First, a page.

Synopsis: Ten stories are woven together by their shared theme of Halloween night in an American suburb, where ghouls, imps, aliens and axe murderers appear for one night only to terrorize unsuspecting residents.
It seems that horror anthologies are back in vogue as of late. The success of films like V/H/S (2012) and its 2 sequels, The ABC’s Of Death (2012) and its sequel, and a few lower profile films like Fun Sized Horror (2015) and The Invoking 2 (2015) have breathed new life into the sub genre. Of course, there were great anthologies from the 60’s, 70’s, and 80’s like Dr. Terror’s House Of Horror (1965) and Tales from The Crypt (1972), and Creepshow (1982) among others that greatly influenced filmmakers today. And now, a group of eleven directors (calling themselves The October Society) have gotten together and fashioned a good old fashioned horror anthology called Tales Of Halloween that’s comprised of ten short films, all of which take place on Halloween, and feature some very recognizable faces. As I’ve done in past reviews of anthologies, I’m gonna rate each section of the film individually, followed by an overall rating. Tales Of Halloween opens with the visage of the lovely Adrienne Barbeau, who’s channeling her role as DJ Stevie Wayne from The Fog (1980), as she serves as the narrator for what’s about to come. She still has that amazingly sultry voice that goes down like the smoothest shot of whiskey you ever had, and the film instantly benefits from her involvement as she introduces the first segment, called…
Sweet Tooth – Written/Directed by Dave Parker – A boy is told the story of a creature called Sweet Tooth, who was denied his Halloween candy as a child and ends up murdering his parents to get to the candy he wants so badly. He even eats the candy that’s inside his parents stomachs! Now every Halloween, Sweet Tooth is on the prowl, looking for more candy to eat, and the boy’s babysitter (along with her boyfriend) discover that the legend is very real. Featuring cameos from Caroline Williams (Texas Chainsaw Massacre 2) and Greg Grunberg (Big Ass Spider), Sweet Tooth is a perfect way to open the proceedings, and it doesn’t skimp on the gore either. 3.5 out of 5.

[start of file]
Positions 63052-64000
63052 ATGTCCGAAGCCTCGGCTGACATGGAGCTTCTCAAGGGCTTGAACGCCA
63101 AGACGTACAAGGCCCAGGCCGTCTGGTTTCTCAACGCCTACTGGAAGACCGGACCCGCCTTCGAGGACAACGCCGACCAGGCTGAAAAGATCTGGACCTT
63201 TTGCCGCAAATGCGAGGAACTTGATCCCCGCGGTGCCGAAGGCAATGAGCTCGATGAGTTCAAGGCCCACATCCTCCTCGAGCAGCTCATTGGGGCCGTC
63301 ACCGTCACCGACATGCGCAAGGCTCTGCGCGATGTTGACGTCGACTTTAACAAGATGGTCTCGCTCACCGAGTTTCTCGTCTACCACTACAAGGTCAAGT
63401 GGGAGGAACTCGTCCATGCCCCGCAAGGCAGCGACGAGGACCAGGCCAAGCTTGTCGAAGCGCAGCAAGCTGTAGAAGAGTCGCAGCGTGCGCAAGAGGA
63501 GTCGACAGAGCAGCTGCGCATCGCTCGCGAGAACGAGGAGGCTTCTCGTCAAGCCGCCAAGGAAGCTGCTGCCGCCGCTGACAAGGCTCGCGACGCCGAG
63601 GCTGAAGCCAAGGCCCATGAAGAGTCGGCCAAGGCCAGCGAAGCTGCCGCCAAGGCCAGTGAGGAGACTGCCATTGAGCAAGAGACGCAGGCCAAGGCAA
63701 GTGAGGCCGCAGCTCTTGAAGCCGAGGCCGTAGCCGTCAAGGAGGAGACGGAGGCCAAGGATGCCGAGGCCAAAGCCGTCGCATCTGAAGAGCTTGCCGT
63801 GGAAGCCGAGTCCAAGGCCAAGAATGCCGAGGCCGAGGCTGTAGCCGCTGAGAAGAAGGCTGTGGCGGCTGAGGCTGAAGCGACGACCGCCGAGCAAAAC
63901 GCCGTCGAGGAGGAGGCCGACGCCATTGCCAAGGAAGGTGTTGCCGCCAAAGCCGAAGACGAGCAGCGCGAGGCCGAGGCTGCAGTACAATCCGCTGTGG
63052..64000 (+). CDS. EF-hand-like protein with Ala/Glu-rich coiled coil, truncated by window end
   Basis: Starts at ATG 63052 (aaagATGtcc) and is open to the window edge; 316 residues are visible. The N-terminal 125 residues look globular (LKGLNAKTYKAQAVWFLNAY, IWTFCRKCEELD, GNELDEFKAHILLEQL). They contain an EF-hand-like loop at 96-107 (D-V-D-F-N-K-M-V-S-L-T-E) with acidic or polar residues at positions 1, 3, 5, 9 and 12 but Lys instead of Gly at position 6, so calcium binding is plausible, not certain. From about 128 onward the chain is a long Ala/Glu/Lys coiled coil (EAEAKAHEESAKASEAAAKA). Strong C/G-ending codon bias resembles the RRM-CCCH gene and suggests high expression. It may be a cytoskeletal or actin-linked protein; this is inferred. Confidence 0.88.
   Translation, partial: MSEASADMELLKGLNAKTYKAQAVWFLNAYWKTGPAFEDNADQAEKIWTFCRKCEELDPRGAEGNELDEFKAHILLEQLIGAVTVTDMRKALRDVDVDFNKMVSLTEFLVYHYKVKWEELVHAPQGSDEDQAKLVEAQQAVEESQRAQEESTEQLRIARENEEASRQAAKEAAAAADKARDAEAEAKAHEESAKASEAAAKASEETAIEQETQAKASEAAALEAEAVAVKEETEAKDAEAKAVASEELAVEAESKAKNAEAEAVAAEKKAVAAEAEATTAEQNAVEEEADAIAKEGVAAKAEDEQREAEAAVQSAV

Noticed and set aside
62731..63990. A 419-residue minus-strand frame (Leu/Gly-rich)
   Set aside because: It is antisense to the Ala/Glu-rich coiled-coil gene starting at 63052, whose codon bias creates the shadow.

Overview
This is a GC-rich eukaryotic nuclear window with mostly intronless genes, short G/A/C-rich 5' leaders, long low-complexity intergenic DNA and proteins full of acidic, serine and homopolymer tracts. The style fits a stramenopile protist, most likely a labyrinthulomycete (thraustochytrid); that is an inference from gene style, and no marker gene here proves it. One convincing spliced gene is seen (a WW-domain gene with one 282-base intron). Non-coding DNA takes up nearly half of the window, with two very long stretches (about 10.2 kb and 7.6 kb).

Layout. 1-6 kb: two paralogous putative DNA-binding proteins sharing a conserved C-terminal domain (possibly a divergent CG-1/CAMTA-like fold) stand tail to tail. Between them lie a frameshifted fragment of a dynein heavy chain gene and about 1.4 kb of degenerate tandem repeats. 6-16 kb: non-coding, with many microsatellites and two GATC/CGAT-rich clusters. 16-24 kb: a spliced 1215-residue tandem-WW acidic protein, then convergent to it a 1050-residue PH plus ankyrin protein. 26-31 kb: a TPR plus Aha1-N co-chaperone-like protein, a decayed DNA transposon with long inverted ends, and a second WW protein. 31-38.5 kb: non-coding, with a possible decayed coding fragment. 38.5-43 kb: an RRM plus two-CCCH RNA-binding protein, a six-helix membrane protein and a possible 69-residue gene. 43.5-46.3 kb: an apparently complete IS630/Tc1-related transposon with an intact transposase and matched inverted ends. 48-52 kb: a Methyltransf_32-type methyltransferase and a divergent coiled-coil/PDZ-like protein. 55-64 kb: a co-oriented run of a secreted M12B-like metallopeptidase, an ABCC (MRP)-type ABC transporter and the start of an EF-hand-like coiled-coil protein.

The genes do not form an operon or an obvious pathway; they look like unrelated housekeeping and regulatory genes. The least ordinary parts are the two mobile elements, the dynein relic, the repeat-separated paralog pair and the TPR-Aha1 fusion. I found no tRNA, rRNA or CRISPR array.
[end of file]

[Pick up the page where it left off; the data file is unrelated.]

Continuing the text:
The Night Billy Raised Hell – Written by Clint Sears. Directed by Darren Lynn Bousman – Features Barry Bostwick as a demon named Mr. Abaddon, who takes a young trick or treater under his wing, and encourages him to cause mayhem throughout the town, or does he? This one is fun, and Bostwick is obviously having a ball as the demon. The end is telegraphed, but I enjoyed it regardless. 3 out of 5.
Trick – Written & Directed by Adam Gierasch – Two couples enjoying drinks on Halloween are violently attacked by a group of trick or treaters. Featuring genre regulars Trent Haaga and Tiffany Shepis, this one is really violent and has a nasty twist at the end. Gruesome and gory, it’s my favorite segment of the film. 4.5 out of 5.
The Weak and the Wicked – Written & Directed by Paul Solet – Grace Phipps plays a gang leader who discovers that she shouldn’t pick on everybody she runs across on Halloween. This one is pretty dull to be honest, but it does feature a way cool demon that nearly saves it. 2 out of 5.